Each year, many lives are lost in car accidents involving intoxicated drivers. In an effort to deter individuals from drinking and driving, the laws in Texas permit harsh penalties for those convicted of driving while intoxicated (DWI or DUI). These penalties are enhanced when the offender endangers a child by having him or her in the vehicle while driving under the influence of drugs or alcohol.
Under the Texas Penal Code § 49.045, anyone who is in actual physical control of a motor vehicle with a passenger who is less than 15 years old, can be charged with Driving While Intoxicated with a Child, or child endangerment.
In Texas, an individual is considered intoxicated if his or her normal mental or physical faculties are impaired due to the consumption of drugs or alcohol, or their blood alcohol concentration (BAC) is.08 or above. Mental and physical faculties can be tested during field sobriety tests, and a chemical test (blood, urine, or breathalyzer) can be used to determine an individual’s BAC. These types of tests can be administered by any law enforcement official who has reasonable cause to believe that you are driving while intoxicated.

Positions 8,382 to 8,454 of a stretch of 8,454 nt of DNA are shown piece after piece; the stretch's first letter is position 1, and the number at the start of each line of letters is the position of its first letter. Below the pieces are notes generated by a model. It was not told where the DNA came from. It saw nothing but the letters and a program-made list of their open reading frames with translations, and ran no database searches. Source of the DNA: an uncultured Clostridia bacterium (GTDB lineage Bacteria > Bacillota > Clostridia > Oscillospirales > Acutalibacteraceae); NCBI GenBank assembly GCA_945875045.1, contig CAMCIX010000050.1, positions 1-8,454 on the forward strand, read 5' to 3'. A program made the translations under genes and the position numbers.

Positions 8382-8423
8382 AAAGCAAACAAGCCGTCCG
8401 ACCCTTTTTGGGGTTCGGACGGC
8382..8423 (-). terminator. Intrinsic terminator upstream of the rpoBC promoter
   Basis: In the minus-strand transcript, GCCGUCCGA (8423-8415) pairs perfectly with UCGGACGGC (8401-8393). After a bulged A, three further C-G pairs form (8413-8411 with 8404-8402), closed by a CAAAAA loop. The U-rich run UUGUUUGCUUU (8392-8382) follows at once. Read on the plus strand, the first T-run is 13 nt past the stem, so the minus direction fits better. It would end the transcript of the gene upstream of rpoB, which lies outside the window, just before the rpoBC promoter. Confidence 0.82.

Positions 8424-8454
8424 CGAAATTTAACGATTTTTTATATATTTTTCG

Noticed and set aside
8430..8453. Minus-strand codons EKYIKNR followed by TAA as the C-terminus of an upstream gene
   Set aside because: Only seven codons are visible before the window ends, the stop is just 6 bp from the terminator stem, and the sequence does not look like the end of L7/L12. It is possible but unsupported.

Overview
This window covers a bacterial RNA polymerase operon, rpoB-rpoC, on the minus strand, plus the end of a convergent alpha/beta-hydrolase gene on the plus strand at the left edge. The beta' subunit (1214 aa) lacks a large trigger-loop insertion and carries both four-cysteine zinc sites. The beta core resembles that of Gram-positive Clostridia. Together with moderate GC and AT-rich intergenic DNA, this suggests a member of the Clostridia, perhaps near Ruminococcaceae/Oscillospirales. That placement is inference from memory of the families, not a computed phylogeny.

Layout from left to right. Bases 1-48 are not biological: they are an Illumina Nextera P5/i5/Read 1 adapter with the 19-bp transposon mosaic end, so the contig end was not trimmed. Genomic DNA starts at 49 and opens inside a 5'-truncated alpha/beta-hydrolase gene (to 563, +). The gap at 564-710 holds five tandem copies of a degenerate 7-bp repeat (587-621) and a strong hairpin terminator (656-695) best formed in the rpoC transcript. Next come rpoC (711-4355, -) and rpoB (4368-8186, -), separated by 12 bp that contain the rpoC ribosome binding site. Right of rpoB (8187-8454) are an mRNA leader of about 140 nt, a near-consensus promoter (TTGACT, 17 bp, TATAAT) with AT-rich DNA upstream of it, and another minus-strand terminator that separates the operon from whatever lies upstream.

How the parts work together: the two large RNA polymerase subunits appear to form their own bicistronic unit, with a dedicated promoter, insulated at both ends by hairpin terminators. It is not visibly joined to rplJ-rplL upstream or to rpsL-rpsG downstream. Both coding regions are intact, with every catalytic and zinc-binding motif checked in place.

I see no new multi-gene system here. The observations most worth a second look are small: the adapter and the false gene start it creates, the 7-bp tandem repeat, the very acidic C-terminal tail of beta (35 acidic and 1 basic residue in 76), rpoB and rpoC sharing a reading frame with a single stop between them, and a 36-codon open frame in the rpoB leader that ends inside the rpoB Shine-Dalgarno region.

Many times, people are arrested and charged with DWI when they were not actively driving. The law considers an individual to be in actual physical control of a vehicle if he or she actually in the vehicle, or in a close vicinity to it, and is capable of operating it. This means that the alleged offender does not have to actually be driving the vehicle in order to be charged with DWI. As long as he or she is in actual physical control of the vehicle, while intoxicated, he or she is guilty of DWI.
If an individual is charged with child endangerment in conjunction with DWI, he or she faces a mandatory sentence of between 6 months and two years in jail, and/or up to a $10,000 fine. In addition to jail time and fines, an individually could potentially be subjected to any combination of:
• Having an ignition interlock system place in in his or her car at their own expense
• Up to 1,000 hours of community service
• Community supervision
• Being required to take a drug or alcohol education program
• DWI school
• Additional court fees
The penalties for child endangerment can vary depending on the offender’s BAC, the age of the child, as well as the offender’s criminal history.
Richard McConathy is an aggressive Dallas DWI lawyer who represents clients in Collin County, Denton County, Dallas County, and Tarrant County who have been charged with endangering a child, as well as other DWI related offenses. Voted a 2011 Rising Star by Texas Monthly, McConathy is a skilled defense attorney who is dedicated to protecting the rights of his clients, and fighting for their futures. Along with DWI related offenses, McConathy also represents clients dealing with charges involving domestic violence, weapons, drug possession, fraud, and other crimes.